Directions: Listen to track 49.
Question 23-28: Answer the questions.
23.What aspect of creative writing does the professor mainly discuss?
- How to keep a reader’s interest
- How to create believable characters.
- Key differences between major and minor characters
- Techniques for developing short-story plots
24. Why does the professor recommend that students pay attention to the people they see every day?
- The behavior and characteristics of these people can be used in character sketches.
- Observing people in real-life situations can provide ideas for story plots.
- It is easier to observe the behavior of familiar people than of new people.
- Students can gather accurate physical descriptions for their characters.
25. The professor discusses an example of three friends who run out of gas. What point does he use the example to illustrate?
- Writers should know their characters as well as they know their friends.
- Writers should create characters that interact in complex ways.
- Friends do not always behave the way we expect them to behave.
- Friends’ behavior is often more predictable than fictional characters’behavior.
26. What warning does the professor give when he talks about the man who lives on the mountain?
- Avoid placing characters in remote settings
- Avoid having more than one major character
- Avoid using people as models whose lives are unusual
- Avoid making characters into stereotypes
27. What does the professor imply is the importance of flat characters?
- They act more predictably than other characters.
- They are difficult for readers to understand.
- They help reveal the main character’s personality.
- They are the only characters able to experience defeat. •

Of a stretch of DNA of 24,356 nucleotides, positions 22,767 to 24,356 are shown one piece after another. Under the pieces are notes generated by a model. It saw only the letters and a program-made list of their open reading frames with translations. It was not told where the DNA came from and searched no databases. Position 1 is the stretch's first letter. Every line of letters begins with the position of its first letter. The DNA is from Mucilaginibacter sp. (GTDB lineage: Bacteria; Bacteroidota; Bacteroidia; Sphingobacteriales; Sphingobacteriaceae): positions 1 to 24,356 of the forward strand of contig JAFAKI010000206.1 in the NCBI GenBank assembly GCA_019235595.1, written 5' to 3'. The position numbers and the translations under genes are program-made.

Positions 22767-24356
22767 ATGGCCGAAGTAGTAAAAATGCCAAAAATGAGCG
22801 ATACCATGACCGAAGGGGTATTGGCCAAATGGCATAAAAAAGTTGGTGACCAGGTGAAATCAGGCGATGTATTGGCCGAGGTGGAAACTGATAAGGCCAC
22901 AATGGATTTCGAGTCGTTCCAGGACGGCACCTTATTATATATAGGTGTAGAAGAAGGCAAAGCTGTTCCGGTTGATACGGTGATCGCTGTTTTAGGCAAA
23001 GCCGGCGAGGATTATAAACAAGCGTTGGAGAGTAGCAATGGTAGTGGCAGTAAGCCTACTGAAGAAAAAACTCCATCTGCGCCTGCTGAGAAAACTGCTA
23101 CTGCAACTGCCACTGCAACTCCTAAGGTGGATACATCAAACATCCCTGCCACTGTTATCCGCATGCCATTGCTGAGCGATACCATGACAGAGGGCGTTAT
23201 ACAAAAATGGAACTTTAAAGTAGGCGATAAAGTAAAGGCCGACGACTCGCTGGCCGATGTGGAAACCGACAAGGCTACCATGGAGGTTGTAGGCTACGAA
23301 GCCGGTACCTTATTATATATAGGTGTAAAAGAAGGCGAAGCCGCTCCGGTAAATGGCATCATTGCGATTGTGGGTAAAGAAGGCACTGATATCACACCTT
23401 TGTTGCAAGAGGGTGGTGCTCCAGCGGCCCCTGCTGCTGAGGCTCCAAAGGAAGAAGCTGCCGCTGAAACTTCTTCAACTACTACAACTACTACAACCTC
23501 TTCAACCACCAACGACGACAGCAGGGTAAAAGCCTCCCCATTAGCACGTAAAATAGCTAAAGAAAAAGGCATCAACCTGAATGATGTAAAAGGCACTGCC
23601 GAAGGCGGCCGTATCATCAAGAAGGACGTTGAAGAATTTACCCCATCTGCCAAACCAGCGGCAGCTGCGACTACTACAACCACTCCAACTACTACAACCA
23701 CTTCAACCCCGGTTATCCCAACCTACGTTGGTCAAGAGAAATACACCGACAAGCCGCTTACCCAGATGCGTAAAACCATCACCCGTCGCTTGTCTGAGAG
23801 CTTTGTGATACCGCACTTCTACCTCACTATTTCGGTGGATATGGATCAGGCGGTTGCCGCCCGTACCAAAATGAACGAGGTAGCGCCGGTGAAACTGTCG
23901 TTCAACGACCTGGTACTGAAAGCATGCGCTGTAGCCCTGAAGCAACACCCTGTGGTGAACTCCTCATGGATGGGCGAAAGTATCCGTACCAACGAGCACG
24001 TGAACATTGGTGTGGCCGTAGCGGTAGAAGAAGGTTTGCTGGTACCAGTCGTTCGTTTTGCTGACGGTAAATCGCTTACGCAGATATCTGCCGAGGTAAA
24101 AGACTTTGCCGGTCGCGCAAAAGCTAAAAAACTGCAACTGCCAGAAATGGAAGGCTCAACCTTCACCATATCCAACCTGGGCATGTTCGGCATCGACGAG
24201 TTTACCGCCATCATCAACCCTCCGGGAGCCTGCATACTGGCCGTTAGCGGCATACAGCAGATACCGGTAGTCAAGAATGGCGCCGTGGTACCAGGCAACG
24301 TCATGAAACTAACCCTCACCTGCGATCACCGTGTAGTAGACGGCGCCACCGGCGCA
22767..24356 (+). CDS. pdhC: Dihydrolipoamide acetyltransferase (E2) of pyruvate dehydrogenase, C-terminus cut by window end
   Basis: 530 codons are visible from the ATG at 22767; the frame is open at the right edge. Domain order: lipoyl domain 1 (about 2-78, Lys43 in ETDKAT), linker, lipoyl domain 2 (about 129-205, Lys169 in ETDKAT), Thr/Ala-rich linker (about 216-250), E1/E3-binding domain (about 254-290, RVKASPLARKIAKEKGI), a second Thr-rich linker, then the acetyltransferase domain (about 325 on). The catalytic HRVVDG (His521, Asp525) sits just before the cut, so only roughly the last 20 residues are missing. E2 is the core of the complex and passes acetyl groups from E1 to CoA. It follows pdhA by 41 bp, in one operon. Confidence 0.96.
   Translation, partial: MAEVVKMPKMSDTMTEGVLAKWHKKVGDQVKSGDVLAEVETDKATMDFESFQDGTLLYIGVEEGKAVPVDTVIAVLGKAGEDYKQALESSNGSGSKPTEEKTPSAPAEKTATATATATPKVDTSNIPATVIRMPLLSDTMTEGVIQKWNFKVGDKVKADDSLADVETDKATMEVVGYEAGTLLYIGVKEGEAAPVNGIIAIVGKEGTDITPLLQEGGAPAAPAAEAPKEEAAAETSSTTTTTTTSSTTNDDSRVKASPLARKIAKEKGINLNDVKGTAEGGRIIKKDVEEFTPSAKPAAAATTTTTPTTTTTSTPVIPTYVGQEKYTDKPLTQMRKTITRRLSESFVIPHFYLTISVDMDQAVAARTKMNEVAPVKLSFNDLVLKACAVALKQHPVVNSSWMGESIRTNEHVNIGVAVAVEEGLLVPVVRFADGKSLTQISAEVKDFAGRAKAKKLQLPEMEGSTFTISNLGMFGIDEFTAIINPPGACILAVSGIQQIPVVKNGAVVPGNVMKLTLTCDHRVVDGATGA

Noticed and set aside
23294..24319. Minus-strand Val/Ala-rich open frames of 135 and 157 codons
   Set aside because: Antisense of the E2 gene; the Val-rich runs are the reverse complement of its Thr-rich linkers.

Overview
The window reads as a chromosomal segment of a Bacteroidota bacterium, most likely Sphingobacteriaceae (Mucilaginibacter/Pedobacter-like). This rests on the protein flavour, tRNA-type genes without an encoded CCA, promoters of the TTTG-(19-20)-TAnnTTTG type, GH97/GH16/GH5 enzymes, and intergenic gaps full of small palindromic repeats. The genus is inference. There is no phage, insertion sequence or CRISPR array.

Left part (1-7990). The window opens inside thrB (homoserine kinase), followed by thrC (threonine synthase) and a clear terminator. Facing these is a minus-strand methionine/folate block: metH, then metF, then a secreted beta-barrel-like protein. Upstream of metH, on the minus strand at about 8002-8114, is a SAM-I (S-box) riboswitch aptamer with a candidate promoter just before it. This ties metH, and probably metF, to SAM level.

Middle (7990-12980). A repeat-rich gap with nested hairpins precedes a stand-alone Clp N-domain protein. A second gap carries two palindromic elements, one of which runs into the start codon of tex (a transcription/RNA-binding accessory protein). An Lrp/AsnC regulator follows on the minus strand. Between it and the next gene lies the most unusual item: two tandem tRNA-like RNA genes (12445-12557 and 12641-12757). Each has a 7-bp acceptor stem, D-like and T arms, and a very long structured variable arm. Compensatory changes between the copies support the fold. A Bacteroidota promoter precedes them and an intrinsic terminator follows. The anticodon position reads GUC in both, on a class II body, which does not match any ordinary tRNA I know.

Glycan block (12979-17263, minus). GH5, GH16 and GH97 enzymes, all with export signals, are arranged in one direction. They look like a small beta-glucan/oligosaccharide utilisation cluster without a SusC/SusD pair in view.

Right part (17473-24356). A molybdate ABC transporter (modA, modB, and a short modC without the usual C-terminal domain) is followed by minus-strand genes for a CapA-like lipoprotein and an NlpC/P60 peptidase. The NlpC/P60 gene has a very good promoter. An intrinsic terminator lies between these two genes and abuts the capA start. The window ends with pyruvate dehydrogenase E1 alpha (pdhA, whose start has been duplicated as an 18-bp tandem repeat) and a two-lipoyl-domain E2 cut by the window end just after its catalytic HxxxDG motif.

28. Listen to Track 50.
- To indicate that he is about to explain what type of drawing he wants
- To help students understand a term that may be confusing
- To indicate that he used the wrong word earlier
- To motivate the students to do better work
Directions: Listen to track 51.
29.What is the lecture mainly about?
- An example of rapid climate change
- A comparison of two mechanisms of climate change
- The weather conditions in the present-day Sahara
- Recent geological findings made in the Sahara
30. Not long ago, the Sahara had a different climate. What evidence does the professor mention to support this? Choose 3 answers.
- Ancient pollen
- Bones from large animals
- Rock paintings
- Agriculture in ancient Egypt
- Underground water
31. In the lecture, what do the Ice Age and the creation of the Sahara Desert both illustrate about past climate changes? Choose 2 answers.
- That some climate changes benefited the development of civilization
- That some climate changes were not caused by human activity
- That some climate changes were caused by a decrease of moisture in the atmosphere
- That some climate changes were caused by changes in Earth’s motion and position
32. What started the runaway effect that led to the Sahara area of North Africa becoming a desert?
- The prevailing winds became stronger.
- The seasonal rains moved to a different area.
- The vegetation started to die off in large areas.
- The soil lost its ability to retain rainwater.